2.3. Foods to prevent cancer

Deaths caused by cancer are increasing worldwide, despite development of several technologies to discover the early stages of cancer. Among the various causes of cancer, dietary habits account for approximately 30%, while genetic factors have a less contribution. Therefore, positive and frequent eating of foods containing anti-cancer ingredients might be effective in preventing cancer.

The effectiveness of green tea [34], garlic [35], and soybean [36] in preventing cancer has been experimentally and statistically estimated. For instance, the rate of gastric cancer is much lower in Chinese and Italian people, who commonly eat garlic, and in Japanese people, due to the consumption of green tea. The rate of breast cancer in Oriental people, who commonly eat soybean, is lower than that in the Western people. These results suggest that allicin, daidzein (or genestin), and catechin are effective in preventing cancer.

It has also been reported that isocyanate, a component in cabbages, can prevent cancer by degrading nitrosamine compounds. DHA and oleic acids can inhibit the growth of cancer cells at the primary stage [37, 38]. Moreover, many kinds of seafood and mushrooms, which are frequently used in Japan, show anti-cancer effects. Fucoidan is a component of seaweeds, such as Mozuku, Wakame and Hijiki, and can inhibit both growth of cancer cells and formation of new blood vessels. β-Glucan contained in mushrooms, such as Shitake and Maitake, induces apoptosis of cancer cells by activating immune cells, for example, NK cells [39, 40].

Although many compounds have been discovered as anti-cancer agents, it is difficult to determine the most effective ingredient because various causative genes are also responsible for the disease. The National Cancer Institute in the United States conducted the “Designer Foods Project” in the 1990s. The purpose of this project was to categorize the importance of foods to cancer. As a result, approximately 40 foods with strong anticancer effect were selected, divided into three categories based on their importance, and arranged into a pyramidal shape. The foods belonging to the most important category are garlic, soybean, cabbage, ginger and plants belonging to the family Umbelliferae.

2.4. Foods to prevent dementia

The proportion of elderly people is rapidly increasing in Japan. Consequently, dementia, such as Alzheimer’s disease (AD), is a serious social issue in Japan. Although studies have elucidated why AD is developed, effective treatment to cure dementia has not been established yet. Therefore, good dietary habits and lifestyle are the best ways to prevent the onset of AD.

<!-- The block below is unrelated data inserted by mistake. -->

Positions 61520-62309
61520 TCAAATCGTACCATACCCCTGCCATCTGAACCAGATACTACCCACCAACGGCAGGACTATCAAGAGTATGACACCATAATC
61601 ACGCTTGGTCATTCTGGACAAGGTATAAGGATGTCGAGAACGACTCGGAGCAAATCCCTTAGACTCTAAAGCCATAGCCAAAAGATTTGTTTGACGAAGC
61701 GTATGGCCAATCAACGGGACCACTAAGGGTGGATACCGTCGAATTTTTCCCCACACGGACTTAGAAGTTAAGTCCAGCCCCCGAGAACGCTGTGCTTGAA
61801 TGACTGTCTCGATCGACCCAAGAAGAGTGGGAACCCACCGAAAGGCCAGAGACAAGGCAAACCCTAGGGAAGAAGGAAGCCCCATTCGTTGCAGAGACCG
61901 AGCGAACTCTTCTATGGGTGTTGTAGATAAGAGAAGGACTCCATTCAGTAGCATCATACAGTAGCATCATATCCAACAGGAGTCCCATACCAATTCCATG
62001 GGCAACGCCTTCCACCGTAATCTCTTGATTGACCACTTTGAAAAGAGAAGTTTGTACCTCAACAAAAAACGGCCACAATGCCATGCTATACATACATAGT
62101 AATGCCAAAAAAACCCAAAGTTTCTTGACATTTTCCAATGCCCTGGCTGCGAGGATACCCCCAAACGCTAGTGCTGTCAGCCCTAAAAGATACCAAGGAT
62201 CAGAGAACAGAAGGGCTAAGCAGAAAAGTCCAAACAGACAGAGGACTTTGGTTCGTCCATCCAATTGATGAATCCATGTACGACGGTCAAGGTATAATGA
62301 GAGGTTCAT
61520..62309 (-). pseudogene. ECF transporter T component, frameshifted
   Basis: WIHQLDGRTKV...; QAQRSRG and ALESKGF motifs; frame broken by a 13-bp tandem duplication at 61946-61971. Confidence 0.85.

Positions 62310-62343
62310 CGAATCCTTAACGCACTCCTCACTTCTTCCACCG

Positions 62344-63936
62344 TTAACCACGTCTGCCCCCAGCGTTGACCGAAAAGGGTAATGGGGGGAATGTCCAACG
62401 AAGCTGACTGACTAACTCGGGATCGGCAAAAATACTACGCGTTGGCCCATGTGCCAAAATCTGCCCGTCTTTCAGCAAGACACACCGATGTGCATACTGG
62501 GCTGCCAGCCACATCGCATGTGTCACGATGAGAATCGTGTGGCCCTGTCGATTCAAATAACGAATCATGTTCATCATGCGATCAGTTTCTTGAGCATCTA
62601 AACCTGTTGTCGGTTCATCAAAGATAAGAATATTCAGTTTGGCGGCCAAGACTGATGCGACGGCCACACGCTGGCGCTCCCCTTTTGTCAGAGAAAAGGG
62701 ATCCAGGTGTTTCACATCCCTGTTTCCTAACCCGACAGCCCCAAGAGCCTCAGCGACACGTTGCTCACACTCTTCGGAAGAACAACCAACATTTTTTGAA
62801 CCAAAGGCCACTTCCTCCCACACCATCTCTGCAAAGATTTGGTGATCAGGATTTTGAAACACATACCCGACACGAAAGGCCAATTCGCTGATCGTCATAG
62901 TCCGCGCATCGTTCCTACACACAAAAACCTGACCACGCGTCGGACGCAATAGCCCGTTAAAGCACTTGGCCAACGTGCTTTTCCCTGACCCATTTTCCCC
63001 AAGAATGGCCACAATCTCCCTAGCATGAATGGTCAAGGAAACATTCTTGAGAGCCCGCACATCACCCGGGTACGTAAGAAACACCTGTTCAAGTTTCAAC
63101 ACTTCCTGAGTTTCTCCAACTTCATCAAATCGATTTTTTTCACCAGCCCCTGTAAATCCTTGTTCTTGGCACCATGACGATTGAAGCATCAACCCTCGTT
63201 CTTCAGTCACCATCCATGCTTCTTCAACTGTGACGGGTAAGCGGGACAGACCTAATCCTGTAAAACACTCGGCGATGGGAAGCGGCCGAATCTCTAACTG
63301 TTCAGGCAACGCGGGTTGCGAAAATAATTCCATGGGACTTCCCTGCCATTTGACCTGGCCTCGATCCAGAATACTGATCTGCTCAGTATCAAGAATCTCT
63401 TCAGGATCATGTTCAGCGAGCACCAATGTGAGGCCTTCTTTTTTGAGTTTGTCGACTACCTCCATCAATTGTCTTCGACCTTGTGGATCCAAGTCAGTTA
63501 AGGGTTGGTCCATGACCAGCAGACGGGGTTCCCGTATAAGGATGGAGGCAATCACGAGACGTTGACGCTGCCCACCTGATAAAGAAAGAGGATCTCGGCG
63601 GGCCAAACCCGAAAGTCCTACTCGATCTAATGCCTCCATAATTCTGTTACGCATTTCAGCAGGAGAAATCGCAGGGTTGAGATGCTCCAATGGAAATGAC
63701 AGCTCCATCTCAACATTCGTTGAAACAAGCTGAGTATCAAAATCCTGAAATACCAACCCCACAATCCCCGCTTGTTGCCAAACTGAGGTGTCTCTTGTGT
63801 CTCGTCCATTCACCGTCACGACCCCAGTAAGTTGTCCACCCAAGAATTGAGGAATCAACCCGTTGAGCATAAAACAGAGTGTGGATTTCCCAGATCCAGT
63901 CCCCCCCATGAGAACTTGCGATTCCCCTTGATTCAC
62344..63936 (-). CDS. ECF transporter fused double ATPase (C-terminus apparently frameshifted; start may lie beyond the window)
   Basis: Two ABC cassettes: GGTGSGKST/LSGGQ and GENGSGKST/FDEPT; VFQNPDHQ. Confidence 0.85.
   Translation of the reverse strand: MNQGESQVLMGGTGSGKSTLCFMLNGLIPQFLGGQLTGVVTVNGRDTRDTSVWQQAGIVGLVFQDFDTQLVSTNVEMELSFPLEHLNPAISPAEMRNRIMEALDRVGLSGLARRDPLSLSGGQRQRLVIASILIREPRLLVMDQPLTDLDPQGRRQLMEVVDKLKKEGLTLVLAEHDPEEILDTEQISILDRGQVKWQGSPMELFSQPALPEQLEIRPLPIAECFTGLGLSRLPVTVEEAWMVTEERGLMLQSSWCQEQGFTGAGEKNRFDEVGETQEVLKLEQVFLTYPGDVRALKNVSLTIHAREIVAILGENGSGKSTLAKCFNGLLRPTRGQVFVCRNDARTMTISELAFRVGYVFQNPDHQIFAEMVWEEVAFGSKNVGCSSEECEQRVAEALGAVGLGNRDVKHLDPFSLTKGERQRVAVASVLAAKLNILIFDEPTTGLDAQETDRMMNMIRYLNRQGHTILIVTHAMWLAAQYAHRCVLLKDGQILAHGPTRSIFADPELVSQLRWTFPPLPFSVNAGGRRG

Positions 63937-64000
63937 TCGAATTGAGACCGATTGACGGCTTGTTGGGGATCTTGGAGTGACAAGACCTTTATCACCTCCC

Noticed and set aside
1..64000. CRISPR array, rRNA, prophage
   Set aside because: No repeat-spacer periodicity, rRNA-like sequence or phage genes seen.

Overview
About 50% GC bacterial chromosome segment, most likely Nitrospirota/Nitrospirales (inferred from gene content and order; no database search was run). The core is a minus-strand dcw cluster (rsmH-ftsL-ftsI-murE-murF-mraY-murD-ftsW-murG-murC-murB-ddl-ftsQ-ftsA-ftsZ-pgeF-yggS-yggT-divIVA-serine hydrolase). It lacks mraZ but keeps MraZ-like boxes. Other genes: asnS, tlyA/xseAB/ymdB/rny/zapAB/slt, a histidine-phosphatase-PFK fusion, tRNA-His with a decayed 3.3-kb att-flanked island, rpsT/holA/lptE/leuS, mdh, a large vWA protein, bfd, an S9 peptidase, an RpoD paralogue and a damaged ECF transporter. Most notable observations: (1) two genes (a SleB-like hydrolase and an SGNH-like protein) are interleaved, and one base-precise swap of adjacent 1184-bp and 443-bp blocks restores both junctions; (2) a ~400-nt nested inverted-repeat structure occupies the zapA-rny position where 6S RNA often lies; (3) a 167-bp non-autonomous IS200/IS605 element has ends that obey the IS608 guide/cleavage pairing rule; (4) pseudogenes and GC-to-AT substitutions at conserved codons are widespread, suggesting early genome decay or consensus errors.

DHA is one of key compounds effective in preventing AD. Phospholipids of the nerve cell membranes are rich in ω-3 PUFAs, and 11% of PUFAs are DHA, keeping a healthy network between nerve cells in hippocampus where new information is remembered by reconnecting a neural network. The conversion rates from α-linolenic acid to EPA and from EPA to DHA in humans are only 5 and 0.5%, respectively. Humans are unable to synthesize DHA in the brain. Therefore, the healthy function of the brain is strongly disturbed by the shortage of DHA. In fact, DHA content in the brain of AD patients is much lower than that of younger people [41]. Several studies have reported that the brain functions can be improved by frequent intake of DHA [42, 43, 44, 45]. These results suggest that positive and frequent eating of fish, which contains DHA, is necessary to delay the onset of AD.

Inhibition of amyloid β (Aβ) accumulation and aggregation is also effective to prevent AD. Neprilysin (NEP) and insulin-degrading enzyme (IDE) function as Aβ degrading enzymes [46, 47]. They preferentially function to degrade insulin, under high levels insulin, and, therefore, the incidence of AD is high in patients with diabetes whose insulin levels are constantly high [48]. Active ingredients, which can control the blood glucose level, are also effective against AD, that is, green tea [49].

In addition to the abovementioned compounds, several active ingredients are also effective. For instance, the effect of olive oil was discovered when the relationship between the diet and dementia was investigated in the Mediterranean region, where the rate of dementia is low. Some studies suggest that oleocanthal, from extra virgin olive oil, is the active ingredient effective in preventing AD [50, 51]. Dipropyl trisulfide (DPTS), contained in onions, is an antioxidant, whose preventive effect on dementia is expected because DPTS can be transferred to brain through the blood brain barrier. The rate of dementia in India is much lower than in America, probably due to consumption of curcumin, a component of turmeric [52]. Several studies have demonstrated the effectiveness of curcumin with regard to AD. Japanese frequently eat “curry rice” containing high amounts of turmeric.

3. Ideal diet using common foods containing active ingredients

Foods and active ingredients described in Section 2 were summarized in Table 2. These foods are commonly used in Japanese cuisines. As shown in Table 2, most of the active ingredients can prevent two or more diseases. A well-balanced diet containing these foods would be ideal to prevent lifestyle-related diseases, aging, cancer, and dementia. In Japanese food as well as in other cuisines, many kinds of fish, seaweeds, shellfish, and mushrooms are used. Therefore, well-balanced intake of active ingredients in a variety of dishes is a characteristic of Japanese food, and I believe that Japanese food is one of the ideal diets.